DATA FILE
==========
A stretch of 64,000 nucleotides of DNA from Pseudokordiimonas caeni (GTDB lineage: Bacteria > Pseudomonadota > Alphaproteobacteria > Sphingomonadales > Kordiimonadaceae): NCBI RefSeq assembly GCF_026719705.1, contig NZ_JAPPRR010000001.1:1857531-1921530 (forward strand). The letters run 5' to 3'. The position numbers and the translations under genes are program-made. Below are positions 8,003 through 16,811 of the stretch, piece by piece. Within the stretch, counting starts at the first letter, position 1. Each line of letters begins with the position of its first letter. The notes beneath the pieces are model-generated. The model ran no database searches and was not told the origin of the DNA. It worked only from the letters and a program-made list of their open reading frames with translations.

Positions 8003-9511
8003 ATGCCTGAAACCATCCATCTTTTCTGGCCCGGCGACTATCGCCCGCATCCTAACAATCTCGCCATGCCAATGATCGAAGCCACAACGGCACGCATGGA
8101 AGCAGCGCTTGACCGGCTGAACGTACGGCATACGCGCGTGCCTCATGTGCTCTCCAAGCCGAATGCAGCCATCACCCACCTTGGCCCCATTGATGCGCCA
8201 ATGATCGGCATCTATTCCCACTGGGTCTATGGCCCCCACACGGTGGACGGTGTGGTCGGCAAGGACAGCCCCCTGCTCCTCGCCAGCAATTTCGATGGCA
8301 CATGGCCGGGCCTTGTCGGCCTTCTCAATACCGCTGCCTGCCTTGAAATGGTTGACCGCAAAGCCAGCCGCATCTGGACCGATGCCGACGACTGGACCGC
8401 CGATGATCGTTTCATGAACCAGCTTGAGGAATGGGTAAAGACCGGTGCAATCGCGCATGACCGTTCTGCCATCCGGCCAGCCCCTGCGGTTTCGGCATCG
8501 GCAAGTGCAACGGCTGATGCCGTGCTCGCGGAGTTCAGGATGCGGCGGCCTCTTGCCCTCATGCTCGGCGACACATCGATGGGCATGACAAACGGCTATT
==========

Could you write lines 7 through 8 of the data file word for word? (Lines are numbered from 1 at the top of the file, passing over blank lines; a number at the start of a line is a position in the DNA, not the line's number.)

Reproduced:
8401 CGATGATCGTTTCATGAACCAGCTTGAGGAATGGGTAAAGACCGGTGCAATCGCGCATGACCGTTCTGCCATCCGGCCAGCCCCTGCGGTTTCGGCATCG
8501 GCAAGTGCAACGGCTGATGCCGTGCTCGCGGAGTTCAGGATGCGGCGGCCTCTTGCCCTCATGCTCGGCGACACATCGATGGGCATGACAAACGGCTATT